Secretary of State Hillary Clinton’s address to the American Israel Public Affairs Committee last week provided a fleeting glimpse of hidden corruption at the core of the US-Israel “special” relationship. The inner halls of the annual AIPAC conference were a safe harbor for hardcore lobbyists buffeted by the Obama administration’s unyielding opposition to illegal settlements and Gen. David Petraeus’s analysis that American favoritism for Israel was putting US troops at risk. Clinton, a politician who has received almost as much Israel lobby largess as her husband, publicly praised an AIPAC operative now known to have played a role in corrupting US-Israel Free Trade Area negotiations in 1984.
Irrepressible investigative reporter Jeff Stein noted that an inconvenient archive of a 1984-1987 FBI investigation into Israeli-AIPAC theft of US government property and economic espionage began circulating across the Internet on March 10, 2010. Former executive director Thomas Dine (who left AIPAC to work for the US government-run Al-Hurra Middle East satellite channel), chief lobbyist Douglas Bloomfield (now an omnipresent pundit for the Jerusalem Post and other media outlets) and Israeli Minister of Economics Dan Halpern (currently at the America-Israel Chamber of Commerce) all appear in the FBI’s investigation for their various roles in obtaining, duplicating, trafficking and covering up AIPAC’s possession of classified trade data stolen from 70 major US companies and workers groups opposed to the US-Israel Free Trade Area.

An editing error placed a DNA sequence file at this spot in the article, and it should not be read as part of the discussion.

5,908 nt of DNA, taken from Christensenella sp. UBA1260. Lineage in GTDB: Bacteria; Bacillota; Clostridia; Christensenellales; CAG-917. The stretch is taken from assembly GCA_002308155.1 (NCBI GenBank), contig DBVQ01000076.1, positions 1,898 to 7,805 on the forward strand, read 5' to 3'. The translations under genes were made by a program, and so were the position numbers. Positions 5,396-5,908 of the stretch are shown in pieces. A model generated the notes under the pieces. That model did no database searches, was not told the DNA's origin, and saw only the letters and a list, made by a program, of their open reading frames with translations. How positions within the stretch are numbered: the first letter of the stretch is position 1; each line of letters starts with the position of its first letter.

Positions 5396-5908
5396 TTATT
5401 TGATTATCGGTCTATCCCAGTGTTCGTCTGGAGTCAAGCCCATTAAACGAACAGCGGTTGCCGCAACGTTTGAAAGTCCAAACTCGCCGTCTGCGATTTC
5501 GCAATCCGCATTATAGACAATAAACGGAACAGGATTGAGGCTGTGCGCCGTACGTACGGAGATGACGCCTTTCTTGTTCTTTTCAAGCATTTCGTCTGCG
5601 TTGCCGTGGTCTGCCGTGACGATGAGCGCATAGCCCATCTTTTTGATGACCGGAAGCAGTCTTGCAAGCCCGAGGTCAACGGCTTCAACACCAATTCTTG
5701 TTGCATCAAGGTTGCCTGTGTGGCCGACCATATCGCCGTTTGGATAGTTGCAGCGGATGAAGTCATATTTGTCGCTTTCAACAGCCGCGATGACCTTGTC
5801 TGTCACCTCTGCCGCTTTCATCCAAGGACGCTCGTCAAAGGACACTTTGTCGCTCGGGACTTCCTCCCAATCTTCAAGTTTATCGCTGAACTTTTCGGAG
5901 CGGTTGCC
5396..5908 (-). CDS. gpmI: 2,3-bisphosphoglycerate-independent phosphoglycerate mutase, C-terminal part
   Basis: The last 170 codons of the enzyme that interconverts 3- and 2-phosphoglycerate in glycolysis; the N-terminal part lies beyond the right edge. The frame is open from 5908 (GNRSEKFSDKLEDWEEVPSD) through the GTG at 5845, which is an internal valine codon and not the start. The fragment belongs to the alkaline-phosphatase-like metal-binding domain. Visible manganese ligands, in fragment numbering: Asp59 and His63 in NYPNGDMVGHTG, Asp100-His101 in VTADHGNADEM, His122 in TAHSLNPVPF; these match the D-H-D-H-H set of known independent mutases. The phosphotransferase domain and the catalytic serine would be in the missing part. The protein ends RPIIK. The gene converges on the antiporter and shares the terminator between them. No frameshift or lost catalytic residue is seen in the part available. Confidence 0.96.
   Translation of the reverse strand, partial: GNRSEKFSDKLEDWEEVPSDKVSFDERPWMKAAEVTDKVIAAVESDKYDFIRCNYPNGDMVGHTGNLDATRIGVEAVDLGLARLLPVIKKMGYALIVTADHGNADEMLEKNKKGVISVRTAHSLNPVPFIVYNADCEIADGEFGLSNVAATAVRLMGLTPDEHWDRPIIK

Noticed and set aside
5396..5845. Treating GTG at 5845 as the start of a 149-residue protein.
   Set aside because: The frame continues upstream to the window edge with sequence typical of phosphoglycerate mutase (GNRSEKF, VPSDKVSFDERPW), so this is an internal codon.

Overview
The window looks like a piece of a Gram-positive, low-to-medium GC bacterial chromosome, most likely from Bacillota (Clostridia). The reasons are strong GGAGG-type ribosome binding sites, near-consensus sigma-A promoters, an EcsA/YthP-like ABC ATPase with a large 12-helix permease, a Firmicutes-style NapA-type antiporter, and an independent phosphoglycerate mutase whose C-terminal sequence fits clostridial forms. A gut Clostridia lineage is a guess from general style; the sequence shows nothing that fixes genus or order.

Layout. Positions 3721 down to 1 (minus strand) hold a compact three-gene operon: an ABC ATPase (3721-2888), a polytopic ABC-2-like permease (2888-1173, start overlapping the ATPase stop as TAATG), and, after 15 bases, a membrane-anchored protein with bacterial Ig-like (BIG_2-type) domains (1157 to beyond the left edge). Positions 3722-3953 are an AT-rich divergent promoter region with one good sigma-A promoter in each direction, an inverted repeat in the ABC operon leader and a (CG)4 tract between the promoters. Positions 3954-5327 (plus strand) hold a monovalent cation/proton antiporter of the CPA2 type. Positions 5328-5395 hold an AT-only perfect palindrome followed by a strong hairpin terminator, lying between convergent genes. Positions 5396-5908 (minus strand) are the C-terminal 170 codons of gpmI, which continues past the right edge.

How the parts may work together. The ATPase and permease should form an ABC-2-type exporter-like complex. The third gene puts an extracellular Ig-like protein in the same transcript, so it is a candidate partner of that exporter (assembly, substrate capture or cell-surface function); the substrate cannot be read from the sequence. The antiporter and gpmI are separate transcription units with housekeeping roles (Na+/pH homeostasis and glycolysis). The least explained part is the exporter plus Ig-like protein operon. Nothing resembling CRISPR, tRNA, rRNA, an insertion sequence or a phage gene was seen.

The purloined report is still classified, rendering it difficult to know precisely which trade secrets and confidential market data AIPAC and Israel used in their lobbying and export promotions to the US market. But the passage of time has quantified the sordid results of the theft. The US-Israel Free Trade Area is an anomaly among bilateral US trade deals, producing an $80 billion cumulative deficit to the US since signed. This contrasts with the year 2009 $80 billion total surplus the US harvested from its other bilateral trade deals with such countries as Singapore, Australia and Morocco. The institutionalized theft and routine misappropriations that tainted trade deal negotiations continue to this day.